Most of the classic sketches from The Muppet Show appeared in some form or another, including Veterinarian's Hospital, Pigs in Space, and Muppet Labs. They even did Wayne & Wanda. Twice. For those of you who don't know, Wayne & Wanda was one of my absolute favorite sketches even though it was discontinued after the first season of the show. It entailed Wayne and Wanda, a couple who sings standards that Sam Eagle is always trying to use to add some culture to the show. Their performances always start out good, until they get derailed by some literalization of the lyrics. In the Bowl show, they start singing Send in the Clowns only to be chased off stage by actual clowns. It was amazing. Their second appearance wasn't their best, unfortunately. They sang Otis Redding's Sittin on the Dock of the Bay, which itself is a bizarre choice for Wayne & Wanda, and the interruption is that they get eaten by a shark. I guess it's funny, but the lyrics of the song don't mention a shark or being eaten so it didn't fit the format. But considering we haven't seen these characters as anything other than background players since the '70s, I'll take what I can get.

Every episode of The Muppet Show had a celebrity guest star, and this time was no different. The guest was SNL's Bobby Moynihan, who I guess was a good choice if they couldn't get anyone more famous. He's a funny guy, even if the bits they wrote for him were sometimes awkward and corny. Also cool was when before he and the Muppets sang a song towards the end of the evening, Moynihan gave a mention to his high school, Eastchester High School, the same school I recently graduated from.

The show was advertised with surprise guests and, in that area, it was somewhat lacking. Danny Trejo and Jimmy Kimmel made brief video appearances, and aside from Moynihan, the only in person special guest was Paul Williams, who of course, composed several classic Muppet tunes, including The Rainbow Connection, which he sang with Kermit, although it was clearly lip-synched. I would have liked to see some genuinely surprising celebrity cameos, but considering how hard it would have been to arrange those, and how hard it must have been organizing the show in the first place, I understand why it didn't happen.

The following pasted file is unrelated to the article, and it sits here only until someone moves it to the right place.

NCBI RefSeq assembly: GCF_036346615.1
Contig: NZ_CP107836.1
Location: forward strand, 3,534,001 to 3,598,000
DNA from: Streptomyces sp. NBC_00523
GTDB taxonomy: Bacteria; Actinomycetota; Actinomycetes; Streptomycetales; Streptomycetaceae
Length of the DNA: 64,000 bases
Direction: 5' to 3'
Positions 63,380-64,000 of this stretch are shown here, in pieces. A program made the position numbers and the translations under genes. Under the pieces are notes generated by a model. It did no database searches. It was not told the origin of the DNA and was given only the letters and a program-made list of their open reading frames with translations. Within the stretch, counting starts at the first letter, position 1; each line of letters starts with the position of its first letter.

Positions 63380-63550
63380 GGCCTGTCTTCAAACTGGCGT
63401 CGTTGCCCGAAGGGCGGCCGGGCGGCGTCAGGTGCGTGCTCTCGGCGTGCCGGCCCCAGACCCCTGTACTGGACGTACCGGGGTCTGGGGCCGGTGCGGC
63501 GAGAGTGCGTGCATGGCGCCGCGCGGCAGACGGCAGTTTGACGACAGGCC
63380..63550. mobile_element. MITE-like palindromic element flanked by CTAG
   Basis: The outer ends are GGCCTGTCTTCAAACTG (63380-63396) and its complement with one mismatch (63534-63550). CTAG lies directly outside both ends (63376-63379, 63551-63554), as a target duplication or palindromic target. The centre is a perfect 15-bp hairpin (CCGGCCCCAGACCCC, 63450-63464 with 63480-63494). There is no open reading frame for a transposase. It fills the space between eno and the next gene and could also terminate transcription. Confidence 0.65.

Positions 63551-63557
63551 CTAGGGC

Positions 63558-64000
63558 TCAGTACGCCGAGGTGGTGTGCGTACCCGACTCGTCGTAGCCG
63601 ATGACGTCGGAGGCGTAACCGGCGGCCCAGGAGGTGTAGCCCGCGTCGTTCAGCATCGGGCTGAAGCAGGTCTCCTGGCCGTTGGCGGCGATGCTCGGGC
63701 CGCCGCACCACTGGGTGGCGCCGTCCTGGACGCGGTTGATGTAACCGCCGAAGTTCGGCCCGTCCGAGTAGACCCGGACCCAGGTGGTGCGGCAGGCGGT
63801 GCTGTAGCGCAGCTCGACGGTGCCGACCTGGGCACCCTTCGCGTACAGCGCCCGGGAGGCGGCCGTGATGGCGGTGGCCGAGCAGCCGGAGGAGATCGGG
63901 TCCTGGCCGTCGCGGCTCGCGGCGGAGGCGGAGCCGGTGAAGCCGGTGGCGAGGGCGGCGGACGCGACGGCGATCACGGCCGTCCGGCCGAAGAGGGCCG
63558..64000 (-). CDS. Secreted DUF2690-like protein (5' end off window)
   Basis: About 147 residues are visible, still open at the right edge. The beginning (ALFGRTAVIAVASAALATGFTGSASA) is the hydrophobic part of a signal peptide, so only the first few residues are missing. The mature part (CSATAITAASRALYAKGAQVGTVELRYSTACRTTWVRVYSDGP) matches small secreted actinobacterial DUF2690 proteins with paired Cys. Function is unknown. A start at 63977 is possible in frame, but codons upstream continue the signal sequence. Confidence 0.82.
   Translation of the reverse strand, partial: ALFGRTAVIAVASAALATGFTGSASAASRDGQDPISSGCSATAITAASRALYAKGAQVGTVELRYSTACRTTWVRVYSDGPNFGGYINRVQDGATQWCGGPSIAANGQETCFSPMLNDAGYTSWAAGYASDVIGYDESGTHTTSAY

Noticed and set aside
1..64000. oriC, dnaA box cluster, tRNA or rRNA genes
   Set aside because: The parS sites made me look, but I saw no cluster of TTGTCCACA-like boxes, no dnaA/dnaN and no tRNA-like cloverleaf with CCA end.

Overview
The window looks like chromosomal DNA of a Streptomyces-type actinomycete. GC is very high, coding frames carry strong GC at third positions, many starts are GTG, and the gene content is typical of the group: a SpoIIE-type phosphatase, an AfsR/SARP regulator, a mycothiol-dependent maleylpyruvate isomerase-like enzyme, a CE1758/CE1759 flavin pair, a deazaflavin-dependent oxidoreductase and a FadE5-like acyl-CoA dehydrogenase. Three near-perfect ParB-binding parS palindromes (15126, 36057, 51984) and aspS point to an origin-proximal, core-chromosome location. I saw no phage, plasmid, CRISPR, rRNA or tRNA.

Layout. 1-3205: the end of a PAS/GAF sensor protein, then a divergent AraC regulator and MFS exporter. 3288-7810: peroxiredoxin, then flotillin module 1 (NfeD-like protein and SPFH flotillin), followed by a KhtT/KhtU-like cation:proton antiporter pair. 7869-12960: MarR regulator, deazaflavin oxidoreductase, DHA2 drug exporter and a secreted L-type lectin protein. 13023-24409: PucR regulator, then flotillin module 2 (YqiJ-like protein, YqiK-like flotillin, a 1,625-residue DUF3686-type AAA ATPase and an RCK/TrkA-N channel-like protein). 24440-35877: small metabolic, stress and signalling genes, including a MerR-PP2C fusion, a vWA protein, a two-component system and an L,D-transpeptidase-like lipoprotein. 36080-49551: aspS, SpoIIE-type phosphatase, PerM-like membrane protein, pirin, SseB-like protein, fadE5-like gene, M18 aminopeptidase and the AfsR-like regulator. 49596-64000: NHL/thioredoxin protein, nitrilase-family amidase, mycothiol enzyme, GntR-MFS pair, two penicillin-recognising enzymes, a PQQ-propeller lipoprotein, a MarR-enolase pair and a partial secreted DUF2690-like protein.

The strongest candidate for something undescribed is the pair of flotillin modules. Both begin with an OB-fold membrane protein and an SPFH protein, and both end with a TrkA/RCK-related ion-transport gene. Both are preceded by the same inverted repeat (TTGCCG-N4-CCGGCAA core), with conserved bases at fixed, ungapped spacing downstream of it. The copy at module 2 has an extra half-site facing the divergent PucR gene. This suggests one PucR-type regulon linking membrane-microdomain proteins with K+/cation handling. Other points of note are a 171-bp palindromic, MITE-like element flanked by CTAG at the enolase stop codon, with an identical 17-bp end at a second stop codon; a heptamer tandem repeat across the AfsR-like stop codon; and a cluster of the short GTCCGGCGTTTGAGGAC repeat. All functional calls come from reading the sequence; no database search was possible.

So, is the future of the Muppets on stage? Based on The Muppets Take the Bowl, the answer is: possibly. Perhaps the mammoth Hollywood Bowl was not the best place to try out their stage act. The venue is so large that it only emphasized how small the puppets actually are. They take up so little of the stage, it takes some out the enjoyment out of watching them. Also because of set changes and things like that, the pace was a lot slower than a Muppet Show episode, which a detriment to the comedy bits. Miss Piggy's big show-stopping number, where she performed Adele's Hello until she ends up getting tossed around the stage by her dancers was the evening's best use of the live element. The same number wouldn't have landed the same way in a movie, where it's less obvious the amount of work that goes into making a puppet look like it's not a puppet. If they can figure out how to infuse more of the show with the kind of energy generated in that number, I can easily see the Muppets playing in theatres all across the world.

By far, my favorite part of the evening came at the end of the curtain call, when Moynihan introduced the Muppet performers by name, and they each received enthusiastic applause from the audience. As Muppet fans, we never get the chance to cheer for those guys when they don't have a puppet on their hand. With everything happening lately in the Muppetsphere, I'm glad we a got chance to voice our sincerest appreciation for the work they do.


What did you think of The Muppets Take The Bowl? Do you hope to see The Muppets perform live more in the future? Let me know in the comments below! Thanks for reading!